4. Many members of staff noted a loss of minor functionality with Ultra when comparing it with Original. However, with the exception of a limitation with the journal tool (which has subsequently been updated by Blackboard) the missing functionality usually refers to relatively minor issues (such as the inability to create tables in the text editor, some clumsiness with the messaging tool, difficulty using drag-and-drop function to move content around within the course, or the lack of ability to copy content within a course) which are likely to be remedied in future upgrades. In some cases, the missing functionality reported was actually there, but was difficult to find. Regarding positive comments about Ultra functionality, the Ultra discussion boards were noted as a particularly good tool. Overall, while there were concerns about Ultra’s functionality, there were no comments suggesting that Ultra was unfit for purpose, or unusable/unsuitable for teaching and learning.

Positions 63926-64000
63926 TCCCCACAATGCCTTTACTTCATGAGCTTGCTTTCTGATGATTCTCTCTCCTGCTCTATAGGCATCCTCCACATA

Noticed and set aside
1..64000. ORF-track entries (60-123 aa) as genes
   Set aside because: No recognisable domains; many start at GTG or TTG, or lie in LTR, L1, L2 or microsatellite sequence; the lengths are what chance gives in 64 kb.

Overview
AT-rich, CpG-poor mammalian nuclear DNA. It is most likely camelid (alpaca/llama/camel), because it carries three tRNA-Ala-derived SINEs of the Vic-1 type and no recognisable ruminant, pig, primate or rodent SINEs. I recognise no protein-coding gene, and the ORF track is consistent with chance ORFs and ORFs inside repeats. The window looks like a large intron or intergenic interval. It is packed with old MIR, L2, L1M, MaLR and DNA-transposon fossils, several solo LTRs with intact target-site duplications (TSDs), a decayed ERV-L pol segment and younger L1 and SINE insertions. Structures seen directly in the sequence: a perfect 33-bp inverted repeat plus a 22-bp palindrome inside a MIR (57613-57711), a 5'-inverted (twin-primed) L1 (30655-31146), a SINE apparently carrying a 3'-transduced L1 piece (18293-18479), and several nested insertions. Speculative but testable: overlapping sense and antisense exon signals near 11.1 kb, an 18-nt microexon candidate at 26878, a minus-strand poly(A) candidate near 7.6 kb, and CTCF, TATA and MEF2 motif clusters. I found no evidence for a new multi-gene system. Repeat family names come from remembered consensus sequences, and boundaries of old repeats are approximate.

5. Not all staff piloting Ultra had assessed student work in their Ultra course at the time they gave feedback, but those who had had mixed comments about the process: some had found it straightforward and intuitive, but others had found difficult and cumbersome.

6. Staff noted no problems with their students using Ultra, and no negative comments from students about Ultra – generally the sense was that students were okay with it, had adjusted to it, and were just getting on with it. One member of staff noted positive comments from their students about Ultra being easier to navigate that Original, better to look at, and displaying well on a mobile device.

7. While most staff were positive (and often very positive) about Ultra, there were a few comments which indicated that some staff were concerned about it not being as functional as Original, and their impression was that while it was a good tool, and one that they would happy use in the future, it was not quite ready yet. However, other staff, even where they noted less functionality with Ultra, did not find this to be especially problematic. Overall, almost all respondents seemed happy with the idea of using Ultra for teaching and learning either immediately, or after a little more development.